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BIBLICAL ZOOLOGY In the Banner of Jan. 16, 1976, appeared an article by J. D. Eppinga on BIBLICAL ZOOLOGY. This article appears on page 9 of this issue. Writing on the fact that so many animals are mentioned in the Word of God, he writes the following: Coming home, I reflected on his answer and en- lamed a train of thought. What a lot of animals there are: in the Bible! They are mentioned in its fast chapter. In the second chapter, they are brought to Adam for naming. In
Classis West met in South Holland on March 5 and 6. Eleven ministers and eleven elders attended as delegates. Rev. B. Woudenberg opened the meeting by speaking on Ephesians 4:7, 8. Rev. W. Bekkering presided over the sessions of Classis.
Classis West of the Protestant Reformed Churches met in Edgerton, Minnesota, on March 3. Classis began with devotions at 8:30 A.M. and finished its work about 9:00 P.M. the same day. Ten ministers and eleven elders carried out the work of the churches of the West.
The History of Christian Doctrines, by Louis Berkhof. Baker Book House (Twin Brooks Series) Grand Rapids, Mich., 1975. Paperback, 285 pp. $4.95. [Reviewed by Rev. Mark H. Hoeksema]
We have, in these columns, given our attention to the various signs of the times—signs pointing to the nearness of Christ’s return on the clouds of heaven. Nor can there be any doubt in the mind of the discerning Christian that His return is at hand. The specific date none can say—Jesus Himself warned against attempts to determine the day and the hour.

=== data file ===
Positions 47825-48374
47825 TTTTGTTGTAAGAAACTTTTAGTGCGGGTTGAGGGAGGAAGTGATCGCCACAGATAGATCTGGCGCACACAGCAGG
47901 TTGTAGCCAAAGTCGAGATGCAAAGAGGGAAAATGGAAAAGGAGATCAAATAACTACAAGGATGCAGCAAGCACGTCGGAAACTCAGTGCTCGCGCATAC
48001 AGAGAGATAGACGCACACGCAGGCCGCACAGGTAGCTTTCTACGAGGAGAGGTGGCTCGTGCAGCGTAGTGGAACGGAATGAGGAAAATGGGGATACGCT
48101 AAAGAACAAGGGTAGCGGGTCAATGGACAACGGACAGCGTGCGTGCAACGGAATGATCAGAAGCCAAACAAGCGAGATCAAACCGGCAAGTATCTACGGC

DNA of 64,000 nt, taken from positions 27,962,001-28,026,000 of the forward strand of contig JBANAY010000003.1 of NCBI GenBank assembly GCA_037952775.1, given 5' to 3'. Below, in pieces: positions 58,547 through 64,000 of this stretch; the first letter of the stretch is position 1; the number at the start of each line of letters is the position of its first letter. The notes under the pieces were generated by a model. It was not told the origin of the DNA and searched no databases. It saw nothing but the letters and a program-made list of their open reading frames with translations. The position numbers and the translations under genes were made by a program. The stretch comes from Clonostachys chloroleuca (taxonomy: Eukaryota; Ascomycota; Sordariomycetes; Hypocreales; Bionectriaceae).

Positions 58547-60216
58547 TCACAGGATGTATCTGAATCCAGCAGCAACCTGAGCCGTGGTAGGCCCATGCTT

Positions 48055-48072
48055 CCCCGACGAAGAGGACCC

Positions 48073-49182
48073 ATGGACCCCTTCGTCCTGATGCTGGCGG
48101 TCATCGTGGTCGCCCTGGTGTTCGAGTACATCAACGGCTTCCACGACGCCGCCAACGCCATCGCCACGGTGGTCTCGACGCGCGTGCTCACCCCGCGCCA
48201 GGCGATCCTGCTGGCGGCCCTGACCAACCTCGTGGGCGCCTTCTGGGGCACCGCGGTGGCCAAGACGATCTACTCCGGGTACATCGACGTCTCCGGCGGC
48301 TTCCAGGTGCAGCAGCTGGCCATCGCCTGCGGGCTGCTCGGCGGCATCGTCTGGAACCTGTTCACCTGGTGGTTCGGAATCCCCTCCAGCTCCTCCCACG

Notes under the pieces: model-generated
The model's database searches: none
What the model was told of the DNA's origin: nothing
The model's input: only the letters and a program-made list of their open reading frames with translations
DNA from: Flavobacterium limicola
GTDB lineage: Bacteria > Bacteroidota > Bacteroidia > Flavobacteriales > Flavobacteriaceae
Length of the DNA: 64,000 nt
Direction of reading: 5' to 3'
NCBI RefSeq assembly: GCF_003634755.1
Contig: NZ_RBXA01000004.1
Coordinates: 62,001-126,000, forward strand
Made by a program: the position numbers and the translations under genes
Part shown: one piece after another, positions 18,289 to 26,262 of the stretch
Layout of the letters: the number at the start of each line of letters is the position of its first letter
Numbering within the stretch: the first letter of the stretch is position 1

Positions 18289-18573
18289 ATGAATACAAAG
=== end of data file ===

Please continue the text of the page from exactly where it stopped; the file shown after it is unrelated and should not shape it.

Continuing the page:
Dear Timothy, I have before me your last letter in which you make some inquiries concerning practical preaching. I shall try to discuss the points you bring up, one by one.
An evaluation of the theological trends of the 20th century will reveal that in the early part of this century the Fatherhood of God was given prominence, especially under the influence of men like Harnack; the middle portion of the century was devoted primarily to the doctrine of the person of Christ, especially under the influence of neo-Reformational (and often heretical) theologians, of whom Barth was perhaps chief.
“We believe that all the posterity of Adam being thus fallen into perdition and ruin, by the sin of our first parents, God did then manifest himself such as he is; that is to say, merciful and just: Merciful, since he delivers and preserves from this perdition all, whom he, in his eternal and unchangeable counsel of mere goodness, hath elected in Christ Jesus our Lord, without any respect to their works: Just, in leaving others in the fall and perdition wherein they have involved themselves.” Article XVI, The Belgic Confession
On February 23, 1975, Dr. S. Woudstra preached a sermon on Ephesians 1:3, 4 in the Reformed Church of Geelong. For some time prior to last year’s visit to Geelong I had had a tape recording of this sermon; and later I received a typewritten transcript of the same sermon which I checked very carefully for accuracy by comparing it with the recording.
For the first time in our lives we had the experience of participating in a service which we did not at all understand. And what is more, Rev. Hanko and I both had the experience of preaching through an interpreter. At 6:30 on Sunday morning our chauffeur, Cornelius Kuswanto, was at the hotel to pick us up for the first service of the day, which began at 7 o’clock. The services are conducted early in the morning because of the heat and humidity.